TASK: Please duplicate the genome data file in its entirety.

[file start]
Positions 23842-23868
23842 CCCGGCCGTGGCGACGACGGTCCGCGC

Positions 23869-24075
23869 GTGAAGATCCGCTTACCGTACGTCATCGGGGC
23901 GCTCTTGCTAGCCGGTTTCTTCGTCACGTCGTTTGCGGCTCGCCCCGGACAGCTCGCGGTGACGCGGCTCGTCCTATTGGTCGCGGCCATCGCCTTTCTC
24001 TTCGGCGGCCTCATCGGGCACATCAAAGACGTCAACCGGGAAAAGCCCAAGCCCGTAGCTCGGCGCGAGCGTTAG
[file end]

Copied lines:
Positions 23842-23868
23842 CCCGGCCGTGGCGACGACGGTCCGCGC

Positions 23869-24075
23869 GTGAAGATCCGCTTACCGTACGTCATCGGGGC
23901 GCTCTTGCTAGCCGGTTTCTTCGTCACGTCGTTTGCGGCTCGCCCCGGACAGCTCGCGGTGACGCGGCTCGTCCTATTGGTCGCGGCCATCGCCTTTCTC
24001 TTCGGCGGCCTCATCGGGCACATCAAAGACGTCAACCGGGAAAAGCCCAAGCCCGTAGCTCGGCGCGAGCGTTAG